From Generation to Generation: A sermon on Psalm 78

From Generation to Generation: A sermon on Psalm 78

From Generation to Generation: A Sermon on Psalm 78

Faith and responsibility are passed on from generation to generation.

On this Father’s Day, we turn to Psalm 78, which underscores each generation’s responsibility to teach subsequent generations about God’s deeds of power so that they will know where they can go for guidance and strength. Let’s think about what that means for us.

A few years after my ordination, my grandmother put the screws to me to preach at a Memorial Day service at a church in the middle of nowhere Iowa. I didn’t really want to do it because I already had enough on my plate. But she persisted because my great-great-great grandfather was one of the main carpenters who built the church, patterning his designs after George Washington’s home at Mount Vernon.

When I got there, it struck me how beautiful this little church in the middle of rural Iowa was. In every direction, there were only cornfields, not even any cows. Yet this pretty little church stood with a cemetery just outside of it. Somehow my ancestors, simple farmers with little financial resources, built a church and kept it looking nice after all these years.

I wonder if he ever imagined that someday (120 years later), one of his descendants would stand in the pulpit he built. I wonder if we can imagine how what we create together as a church today will carry on from generation to generation.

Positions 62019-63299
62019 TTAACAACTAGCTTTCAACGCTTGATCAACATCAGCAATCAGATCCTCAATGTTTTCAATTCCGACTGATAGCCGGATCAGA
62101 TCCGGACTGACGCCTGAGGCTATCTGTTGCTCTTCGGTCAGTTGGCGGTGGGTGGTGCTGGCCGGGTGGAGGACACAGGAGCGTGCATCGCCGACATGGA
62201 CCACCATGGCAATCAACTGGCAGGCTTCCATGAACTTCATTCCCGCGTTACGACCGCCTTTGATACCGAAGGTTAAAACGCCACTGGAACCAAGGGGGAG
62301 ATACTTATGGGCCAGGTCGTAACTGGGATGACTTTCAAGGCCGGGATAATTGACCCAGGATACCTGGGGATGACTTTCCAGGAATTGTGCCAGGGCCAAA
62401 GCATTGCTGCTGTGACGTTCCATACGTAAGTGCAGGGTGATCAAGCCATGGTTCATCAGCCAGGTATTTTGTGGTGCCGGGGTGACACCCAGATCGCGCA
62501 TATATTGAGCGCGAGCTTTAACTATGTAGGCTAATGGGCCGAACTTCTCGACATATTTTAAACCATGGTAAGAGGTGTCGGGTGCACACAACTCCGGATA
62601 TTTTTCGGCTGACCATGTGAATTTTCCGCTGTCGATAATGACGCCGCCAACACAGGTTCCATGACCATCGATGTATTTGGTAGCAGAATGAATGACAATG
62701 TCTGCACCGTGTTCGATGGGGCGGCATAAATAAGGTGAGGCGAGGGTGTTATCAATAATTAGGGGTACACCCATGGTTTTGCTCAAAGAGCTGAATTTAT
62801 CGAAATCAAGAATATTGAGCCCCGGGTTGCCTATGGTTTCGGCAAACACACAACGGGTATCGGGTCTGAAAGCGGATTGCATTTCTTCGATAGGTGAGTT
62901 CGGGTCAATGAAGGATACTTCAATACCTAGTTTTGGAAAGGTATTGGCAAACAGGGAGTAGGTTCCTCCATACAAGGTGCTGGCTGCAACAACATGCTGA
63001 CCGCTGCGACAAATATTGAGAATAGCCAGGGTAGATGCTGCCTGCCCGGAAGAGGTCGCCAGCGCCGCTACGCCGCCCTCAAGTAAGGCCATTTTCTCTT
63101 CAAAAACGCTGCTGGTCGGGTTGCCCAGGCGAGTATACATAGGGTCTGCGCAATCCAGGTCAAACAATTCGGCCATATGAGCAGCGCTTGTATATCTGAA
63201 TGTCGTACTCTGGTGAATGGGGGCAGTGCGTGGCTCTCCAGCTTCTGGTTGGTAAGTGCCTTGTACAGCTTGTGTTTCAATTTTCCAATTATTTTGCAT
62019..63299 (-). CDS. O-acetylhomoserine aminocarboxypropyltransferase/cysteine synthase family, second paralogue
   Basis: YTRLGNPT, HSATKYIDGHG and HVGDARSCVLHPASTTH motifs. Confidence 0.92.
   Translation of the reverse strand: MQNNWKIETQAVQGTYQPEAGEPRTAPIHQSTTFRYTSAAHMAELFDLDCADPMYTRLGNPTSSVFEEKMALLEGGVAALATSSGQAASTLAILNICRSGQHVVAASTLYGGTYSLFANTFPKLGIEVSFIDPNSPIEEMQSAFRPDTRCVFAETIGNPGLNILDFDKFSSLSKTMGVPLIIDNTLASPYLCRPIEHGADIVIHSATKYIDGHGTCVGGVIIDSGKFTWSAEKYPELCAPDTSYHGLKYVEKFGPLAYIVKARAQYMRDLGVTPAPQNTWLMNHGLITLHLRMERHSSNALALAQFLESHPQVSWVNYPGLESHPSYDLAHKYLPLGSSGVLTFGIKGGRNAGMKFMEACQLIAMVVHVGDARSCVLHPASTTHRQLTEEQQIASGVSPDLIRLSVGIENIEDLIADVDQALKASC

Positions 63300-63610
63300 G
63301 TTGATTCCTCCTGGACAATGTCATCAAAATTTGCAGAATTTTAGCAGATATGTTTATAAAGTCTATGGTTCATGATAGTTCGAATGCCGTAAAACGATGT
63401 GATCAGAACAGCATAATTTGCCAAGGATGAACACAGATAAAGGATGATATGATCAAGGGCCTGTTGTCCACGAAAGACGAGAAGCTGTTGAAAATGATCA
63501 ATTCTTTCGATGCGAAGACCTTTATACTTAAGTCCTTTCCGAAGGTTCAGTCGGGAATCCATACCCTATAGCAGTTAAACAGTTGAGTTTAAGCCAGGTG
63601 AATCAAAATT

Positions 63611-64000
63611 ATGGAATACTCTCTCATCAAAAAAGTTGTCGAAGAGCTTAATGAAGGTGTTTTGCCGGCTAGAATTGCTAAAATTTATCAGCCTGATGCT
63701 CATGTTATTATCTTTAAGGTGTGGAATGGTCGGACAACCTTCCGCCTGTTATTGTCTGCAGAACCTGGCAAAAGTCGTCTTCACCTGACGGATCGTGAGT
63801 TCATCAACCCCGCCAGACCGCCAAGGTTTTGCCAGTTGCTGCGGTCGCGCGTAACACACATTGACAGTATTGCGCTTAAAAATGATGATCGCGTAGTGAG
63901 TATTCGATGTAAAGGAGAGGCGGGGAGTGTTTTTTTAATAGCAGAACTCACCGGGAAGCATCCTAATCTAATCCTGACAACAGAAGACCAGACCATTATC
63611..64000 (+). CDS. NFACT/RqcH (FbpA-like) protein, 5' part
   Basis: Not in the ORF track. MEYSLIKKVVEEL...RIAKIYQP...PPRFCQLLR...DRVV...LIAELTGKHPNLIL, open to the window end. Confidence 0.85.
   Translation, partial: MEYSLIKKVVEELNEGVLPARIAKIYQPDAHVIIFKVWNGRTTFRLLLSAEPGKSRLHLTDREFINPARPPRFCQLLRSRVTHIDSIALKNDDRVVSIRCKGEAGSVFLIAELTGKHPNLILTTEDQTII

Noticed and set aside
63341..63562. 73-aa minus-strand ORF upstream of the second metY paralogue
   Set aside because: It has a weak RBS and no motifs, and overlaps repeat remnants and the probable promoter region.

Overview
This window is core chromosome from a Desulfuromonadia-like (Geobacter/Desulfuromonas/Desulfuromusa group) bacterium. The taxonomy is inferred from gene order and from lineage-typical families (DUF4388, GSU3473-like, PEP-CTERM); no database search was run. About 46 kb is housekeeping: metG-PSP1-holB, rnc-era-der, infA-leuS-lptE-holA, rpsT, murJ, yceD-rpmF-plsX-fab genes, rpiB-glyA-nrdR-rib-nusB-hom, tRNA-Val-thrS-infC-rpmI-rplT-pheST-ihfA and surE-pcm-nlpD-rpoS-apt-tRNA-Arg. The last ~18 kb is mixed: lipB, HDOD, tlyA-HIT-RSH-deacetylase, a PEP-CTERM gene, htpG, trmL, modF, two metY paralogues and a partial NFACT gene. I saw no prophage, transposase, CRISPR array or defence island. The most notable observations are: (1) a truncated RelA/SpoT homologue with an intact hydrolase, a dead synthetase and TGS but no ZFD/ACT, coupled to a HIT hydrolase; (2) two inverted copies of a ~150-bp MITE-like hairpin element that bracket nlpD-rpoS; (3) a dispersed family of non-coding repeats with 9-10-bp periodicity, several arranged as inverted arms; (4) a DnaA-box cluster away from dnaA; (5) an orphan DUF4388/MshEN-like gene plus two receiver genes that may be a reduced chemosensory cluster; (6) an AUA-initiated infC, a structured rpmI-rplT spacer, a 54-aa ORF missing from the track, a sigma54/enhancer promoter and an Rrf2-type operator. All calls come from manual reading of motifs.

A special feeling of connection.

Grandma said that my ties to that church go deeper because my grandfather climbed ladders to put on a new roof on that church when the original wore out. Grandpa was good at that kind of thing. He also built a new roof for his church, a UCC congregation. On this Father’s Day, I feel a close connection to my grandfather because now I am involved in a roof project at a UCC church. He used hammers and saws and stuff. You don’t want me doing that—believe me! So, I use the Bible and stories and my pledge card.

Every generation inherits the responsibility to build or refurbish a church.

I’ve always believed that each generation has a duty to build or refurbish a church to pass on to the next generations. Previous generations made those sacrifices for us, led by faith not always sure how they would get it done. But they did it, and now it is our turn to step forward in faith. Beth Ciceri said in her introduction to the capital campaign that we’re all related, a church family. This is our church family home and it’s up to us to take care of it. And as my scoutmaster, Bill Rasmussen, used to say, “Leave every place better than you found it.”

Preceding generations took these notions seriously and had passion around leaving something better for the next generation—otherwise, this faith would have died out long ago. We’ve inherited the faith and this building with the idea that it would pass through us to succeeding generations. As we get ready to celebrate our 100th anniversary as a congregation, this is our moment to step up and honor the legacy of the past by moving with faith and sacrifice to the future. This is our moment to show what we are made of.